“There are only two possibilities as to how life arose; one is spontaneous generation arising to evolution, the other is a supernatural creative act of God, there is no third possibility. Spontaneous generation that life arose from non-living matter was scientifically disproved 120 years ago by Louis Pasteur and others. That leaves us with only one possible conclusion, that life arose as a creative act of God. I will not accept that philosophically because I do not want to believe in God, therefore I choose to believe in that which I know is scientifically impossible, spontaneous generation arising to evolution.”

(Dr. George Wald, evolutionist, Professor Emeritus of Biology at the University at Harvard, Nobel Prize winner in Biology.)

“Darwin’s theory of evolution is the last of the great nineteenth-century mystery religions. And as we speak it is now following Freudians and Marxism into the Nether regions, and I’m quite sure that Freud, Marx and Darwin are commiserating one with the other in the dark dungeon where discarded gods gather.”

(Dr. David Berlinski, Ph.D from Princeton, Philosopher and Senior Fellow at the Discovery Institute’s Center for Science and Culture – a self-described secular Jew)

As to the argument that there is no reason to endow the cause of the universe with any of the properties normally ascribed to God, this is the response:

What properties must the cause of the universe possess? According to Dr. William Lane Craig, the cause of the universe must have the following attributes:

  • The cause of space and time must transcend space and time
  • It must, therefore, be spaceless and timeless
  • It must, therefore, be changeless and immaterial
  • Anything that is timeless must be unchanging (anything that is material is always changing, at least at the atomic and molecular level)
  • Such a cause must be beginningless and uncaused because there cannot be an infinite regress of causes
  • It must be unimaginably powerful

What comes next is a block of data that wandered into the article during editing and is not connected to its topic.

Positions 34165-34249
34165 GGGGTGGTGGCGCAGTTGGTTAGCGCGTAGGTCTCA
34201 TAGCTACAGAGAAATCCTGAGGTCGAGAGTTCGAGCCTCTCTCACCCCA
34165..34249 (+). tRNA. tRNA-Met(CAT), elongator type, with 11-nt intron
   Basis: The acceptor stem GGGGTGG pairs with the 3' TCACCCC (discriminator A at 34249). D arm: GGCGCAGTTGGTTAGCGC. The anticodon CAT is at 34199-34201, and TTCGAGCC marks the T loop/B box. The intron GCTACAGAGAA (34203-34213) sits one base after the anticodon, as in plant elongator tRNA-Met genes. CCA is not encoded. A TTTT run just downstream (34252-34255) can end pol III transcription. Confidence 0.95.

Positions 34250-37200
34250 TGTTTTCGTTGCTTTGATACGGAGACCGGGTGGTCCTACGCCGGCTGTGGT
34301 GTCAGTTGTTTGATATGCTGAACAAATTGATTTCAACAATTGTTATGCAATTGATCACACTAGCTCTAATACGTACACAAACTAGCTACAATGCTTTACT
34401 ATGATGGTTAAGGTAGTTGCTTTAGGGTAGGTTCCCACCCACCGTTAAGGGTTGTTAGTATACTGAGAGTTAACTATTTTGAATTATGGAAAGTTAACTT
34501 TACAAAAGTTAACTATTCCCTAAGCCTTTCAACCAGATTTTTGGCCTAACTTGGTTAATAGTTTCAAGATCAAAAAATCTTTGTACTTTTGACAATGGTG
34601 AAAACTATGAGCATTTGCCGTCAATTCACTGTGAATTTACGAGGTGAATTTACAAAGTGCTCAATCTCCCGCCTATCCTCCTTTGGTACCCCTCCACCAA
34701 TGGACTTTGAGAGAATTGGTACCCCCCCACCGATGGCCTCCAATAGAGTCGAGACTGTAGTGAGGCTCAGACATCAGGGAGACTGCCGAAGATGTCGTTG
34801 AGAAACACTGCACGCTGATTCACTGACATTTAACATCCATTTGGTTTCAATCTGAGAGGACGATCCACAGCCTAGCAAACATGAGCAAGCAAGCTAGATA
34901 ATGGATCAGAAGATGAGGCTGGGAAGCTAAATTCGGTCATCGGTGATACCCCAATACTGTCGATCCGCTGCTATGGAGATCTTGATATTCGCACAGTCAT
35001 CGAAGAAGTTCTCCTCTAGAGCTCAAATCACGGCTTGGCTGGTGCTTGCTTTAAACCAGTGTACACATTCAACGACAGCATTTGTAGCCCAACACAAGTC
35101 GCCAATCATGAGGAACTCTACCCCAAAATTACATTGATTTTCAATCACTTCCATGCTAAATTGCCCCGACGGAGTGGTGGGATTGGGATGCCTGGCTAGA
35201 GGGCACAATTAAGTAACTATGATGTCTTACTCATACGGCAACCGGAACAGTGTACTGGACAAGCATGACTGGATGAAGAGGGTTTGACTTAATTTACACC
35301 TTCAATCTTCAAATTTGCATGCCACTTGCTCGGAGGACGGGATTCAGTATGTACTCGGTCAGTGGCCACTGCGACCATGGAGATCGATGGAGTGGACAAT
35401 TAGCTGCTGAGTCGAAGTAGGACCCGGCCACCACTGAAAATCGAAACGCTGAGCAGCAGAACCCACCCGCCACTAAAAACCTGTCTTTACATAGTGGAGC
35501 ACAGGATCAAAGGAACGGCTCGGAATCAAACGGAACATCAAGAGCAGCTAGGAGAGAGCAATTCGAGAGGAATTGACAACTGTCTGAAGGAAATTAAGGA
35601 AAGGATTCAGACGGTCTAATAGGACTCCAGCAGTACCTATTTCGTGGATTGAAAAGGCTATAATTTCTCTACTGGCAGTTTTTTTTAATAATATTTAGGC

• It must be personal (implied by timelessness and immateriality)

The only candidates are unembodied minds or abstract objects (like numbers), but abstract objects do not stand in causal relation to anything. The number 7, for instance, has no effect on anything. The cause must be, therefore, an unembodied mind. This is implied by the origin of an effect with a beginning from a beginningless cause.

How else could a timeless cause give effect to a temporal beginning? If the cause were a mechanical effect of necessary and sufficient conditions, then the cause could never exist without its effect. When the cause is given, the effect is given as well; they must exist together. The cause of water freezing is temperature below zero centigrade. If the temperate was always zero from eternity past, then any water existing would be frozen from eternity. It would be impossible for the water to begin to freeze at any finite time in the past. If the cause is permanently present, the effect is permanently present as well.

In the case of the universe, how can the cause be timeless and permanent and the effects only begin a finite time ago?  The only way is for the cause to be personal, endowed with freedom of the will who could spontaneously create a new effect without any prior conditions. Thus, not only is there a transcendent cause, but a personal creator.

Those are the characteristics of God.

This is taken from a “talk” that Dr. William Lane Craig gave at Oxford University in England. You can follow the link to hear the entire presentation given in a creative way.

One thought on “A Cosmological Argument for God

  1. Pingback: Pursuit of Happiness, Meaning and Joy | Perspective